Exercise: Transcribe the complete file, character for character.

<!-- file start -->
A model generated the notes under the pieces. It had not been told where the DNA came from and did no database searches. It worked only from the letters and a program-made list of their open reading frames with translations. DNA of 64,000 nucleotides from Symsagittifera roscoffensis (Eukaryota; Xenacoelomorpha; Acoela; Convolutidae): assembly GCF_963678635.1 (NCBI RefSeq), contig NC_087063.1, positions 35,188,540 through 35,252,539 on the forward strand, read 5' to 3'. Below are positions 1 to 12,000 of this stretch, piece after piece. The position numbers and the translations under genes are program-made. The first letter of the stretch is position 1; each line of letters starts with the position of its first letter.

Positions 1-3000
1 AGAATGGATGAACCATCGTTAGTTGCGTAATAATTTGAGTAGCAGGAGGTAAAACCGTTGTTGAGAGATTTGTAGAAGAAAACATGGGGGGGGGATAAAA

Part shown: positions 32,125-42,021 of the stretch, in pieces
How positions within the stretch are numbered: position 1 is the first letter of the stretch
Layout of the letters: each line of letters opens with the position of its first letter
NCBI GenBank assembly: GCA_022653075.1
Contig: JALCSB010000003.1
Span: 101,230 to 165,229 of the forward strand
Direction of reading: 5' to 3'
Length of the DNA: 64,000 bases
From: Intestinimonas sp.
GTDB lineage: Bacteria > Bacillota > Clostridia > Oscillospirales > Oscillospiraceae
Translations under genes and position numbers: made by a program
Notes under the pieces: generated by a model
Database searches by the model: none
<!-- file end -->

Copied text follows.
A model generated the notes under the pieces. It had not been told where the DNA came from and did no database searches. It worked only from the letters and a program-made list of their open reading frames with translations. DNA of 64,000 nucleotides from Symsagittifera roscoffensis (Eukaryota; Xenacoelomorpha; Acoela; Convolutidae): assembly GCF_963678635.1 (NCBI RefSeq), contig NC_087063.1, positions 35,188,540 through 35,252,539 on the forward strand, read 5' to 3'. Below are positions 1 to 12,000 of this stretch, piece after piece. The position numbers and the translations under genes are program-made. The first letter of the stretch is position 1; each line of letters starts with the position of its first letter.

Positions 1-3000
1 AGAATGGATGAACCATCGTTAGTTGCGTAATAATTTGAGTAGCAGGAGGTAAAACCGTTGTTGAGAGATTTGTAGAAGAAAACATGGGGGGGGGATAAAA

Part shown: positions 32,125-42,021 of the stretch, in pieces
How positions within the stretch are numbered: position 1 is the first letter of the stretch
Layout of the letters: each line of letters opens with the position of its first letter
NCBI GenBank assembly: GCA_022653075.1
Contig: JALCSB010000003.1
Span: 101,230 to 165,229 of the forward strand
Direction of reading: 5' to 3'
Length of the DNA: 64,000 bases
From: Intestinimonas sp.
GTDB lineage: Bacteria > Bacillota > Clostridia > Oscillospirales > Oscillospiraceae
Translations under genes and position numbers: made by a program
Notes under the pieces: generated by a model
Database searches by the model: none